Simple level voltage detector circuit using LM741

This is a really Simple level voltage detector circuit. I like it so much because it causes me to know the principle of the comparator circuit form.

As shown in Figure below, We use the LM741 OP-AMP circuit highly popular is the base of a circuit.

Simple level voltage detector using LM741


As the video below. When we set all components to breadboard successfully. Suppose, we want to detect a voltage of 2-volts.

Here is a step-by-step process:

  • First the circuit without any errors.
  • Apply a 9-volt power supply to the circuit.
  • Rotate or adjust a VR1-potentiometer in the breadboard to set a reference voltage to pin 3 (read digital multimeter in left is 2-volts).
  • Apply an input voltage to the INPUT at pin 2 of IC1(Read voltage as Zero).
  • Now LED goes out.
  • And Measure output voltage equals the power supply voltage 8.4V approximately.

Then, I increase the voltage at pin 2 continuously until to 2-volts as volts multimeter. It makes the LED1 glow immediately.

Although we still add voltage up many voltages.

While measures the voltage at an output as 2-volts. It is lower than the positive (9V power supply) voltage.

So LED glow.

Therefore, When voltage at pin 2 larger than pin 3 cause output pin 6 as low voltage when compare with ground so LED light up.

The resistor-1K is used to control the current to LED1.

3 Others circuit using 741 voltage comparator

1. Simple temperature sensor diode 1N4148

Temperature sensor diode 1N4148-min
Learn how to use a diode to sensor temperature. The voltage across the diode gets slightly different voltages. We can use 741 op-amps check it easily.
Read more:

2. Car overheat alarm circuit

We apply Thermistor for this circuit. It is a better diode. Also, we use 741 op-amps as a comparator circuit.
Read more

3. Automatic Op-amp night light circuit

Automatic night light switch using 741 op-amp

Also, this circuit we use 741 op-amps to detect a level voltage across a voltage divider. They include LDR and potentiometer.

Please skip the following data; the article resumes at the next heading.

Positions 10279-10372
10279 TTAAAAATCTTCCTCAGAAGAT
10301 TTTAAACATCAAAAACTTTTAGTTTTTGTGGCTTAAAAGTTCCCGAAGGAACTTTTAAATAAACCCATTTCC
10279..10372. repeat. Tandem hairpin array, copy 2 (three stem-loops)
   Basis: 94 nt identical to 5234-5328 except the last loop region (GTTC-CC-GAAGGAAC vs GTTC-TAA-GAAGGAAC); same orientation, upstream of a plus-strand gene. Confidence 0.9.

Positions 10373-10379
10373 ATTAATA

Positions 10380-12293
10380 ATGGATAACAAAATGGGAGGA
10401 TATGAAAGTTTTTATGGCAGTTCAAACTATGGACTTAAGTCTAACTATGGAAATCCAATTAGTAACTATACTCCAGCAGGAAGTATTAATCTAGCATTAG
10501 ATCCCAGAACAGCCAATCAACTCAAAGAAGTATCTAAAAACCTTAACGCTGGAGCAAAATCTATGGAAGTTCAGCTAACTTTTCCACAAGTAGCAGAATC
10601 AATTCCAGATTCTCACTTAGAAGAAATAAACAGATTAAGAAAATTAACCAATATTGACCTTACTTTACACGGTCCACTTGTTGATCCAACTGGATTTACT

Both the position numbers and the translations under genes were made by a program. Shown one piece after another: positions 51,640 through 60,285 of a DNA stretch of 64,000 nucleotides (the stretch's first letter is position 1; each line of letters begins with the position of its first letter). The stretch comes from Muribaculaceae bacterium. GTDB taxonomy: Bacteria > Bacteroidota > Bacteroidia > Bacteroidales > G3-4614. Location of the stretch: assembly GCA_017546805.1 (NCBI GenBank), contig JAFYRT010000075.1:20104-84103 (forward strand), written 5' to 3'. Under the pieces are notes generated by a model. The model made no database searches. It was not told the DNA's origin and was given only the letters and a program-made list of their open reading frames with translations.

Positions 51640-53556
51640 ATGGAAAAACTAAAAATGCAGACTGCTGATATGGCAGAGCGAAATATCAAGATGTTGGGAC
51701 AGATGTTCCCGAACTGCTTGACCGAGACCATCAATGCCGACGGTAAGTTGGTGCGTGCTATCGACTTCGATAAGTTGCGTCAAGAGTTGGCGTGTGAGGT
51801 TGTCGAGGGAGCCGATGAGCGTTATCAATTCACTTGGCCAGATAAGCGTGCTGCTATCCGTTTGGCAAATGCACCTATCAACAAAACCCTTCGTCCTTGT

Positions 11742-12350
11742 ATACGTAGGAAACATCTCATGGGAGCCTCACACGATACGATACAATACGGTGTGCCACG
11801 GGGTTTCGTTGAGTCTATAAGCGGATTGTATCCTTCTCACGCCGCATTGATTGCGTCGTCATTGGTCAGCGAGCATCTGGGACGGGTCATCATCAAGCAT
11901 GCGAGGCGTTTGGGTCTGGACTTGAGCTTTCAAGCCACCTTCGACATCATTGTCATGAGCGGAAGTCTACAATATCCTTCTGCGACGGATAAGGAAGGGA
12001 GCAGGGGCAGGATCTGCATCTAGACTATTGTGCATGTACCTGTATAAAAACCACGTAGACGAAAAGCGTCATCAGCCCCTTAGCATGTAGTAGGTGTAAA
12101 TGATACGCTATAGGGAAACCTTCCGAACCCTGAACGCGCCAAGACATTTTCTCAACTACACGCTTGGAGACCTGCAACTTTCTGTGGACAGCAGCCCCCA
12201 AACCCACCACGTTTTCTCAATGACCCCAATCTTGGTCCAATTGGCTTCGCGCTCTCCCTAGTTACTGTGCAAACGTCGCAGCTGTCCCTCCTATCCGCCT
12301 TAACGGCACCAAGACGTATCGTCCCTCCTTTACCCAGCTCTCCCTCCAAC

The event above circuits is old. But now they are still working. Of course, you can learn Electronics with them.

Get Ebook: Simple Electronics Vol-03

4 thoughts on “Simple level voltage detector circuit using LM741”

  1. Have a circuit that comes from the dash info center of my Dodge Diesel, it is the low fuel level reminder light driver. It appears to be an Op amp( 8 pin ) and a power transistor. Neither of these parts have #’s which I have been able to use to identify them with. The light will not go off no matter how much fuel is in tank. The circuit is no longer replaceable from the Dealer as it is too old a model. IC # is CB9047n — Transistor # is simply 6209 thought possibly this # might be a Vreg. The circuit has a lot of components just to be a driver such as a voltage to current converter which is what I surmise. There are only 4 connections to the board, so 1 has to be V+, 1 v-, 1 going to the light, and 1 coming from the gauge sending unit, which has 3 wires to it, +,- and the signal wire which is a variable voltage. If the parts can be identified, I would use a replacement of similar value and rebuild the board. If not I must make a new board that will do the same job, turn on the filament lamp when the signal from the sensor reaches a set V. and turn off when the V is out of low limit range. I have some ideas on how this should be done, but starting over from scratch will be more work then simply repairing the original circuit. Got any suggestions?

  2. find that the op amp is a dual so it will not be difficult to replace this if the part does not a critical spec sheet,which I doubt it does. So it looks like I’ on the way to getting it figured out. Still welcome any info or suggestions.

  3. Does this circuit only work on sensing a DC voltage or will it also work on an AC (audio) signal – for example to confirm that the amplitude is correct?

    • Yes, in theory, it can sense AC Audio signals with just a few adjustments to the circuit. But we have not tested it yet, so it might be a waste of your time or even a risk of circuit errors.

      Anyway, this circuit is still interesting, maybe in the future, we (I & my daughter) will experiment with this circuit.

      Please stay tuned.


Leave a Comment

This site uses Akismet to reduce spam. Learn how your comment data is processed.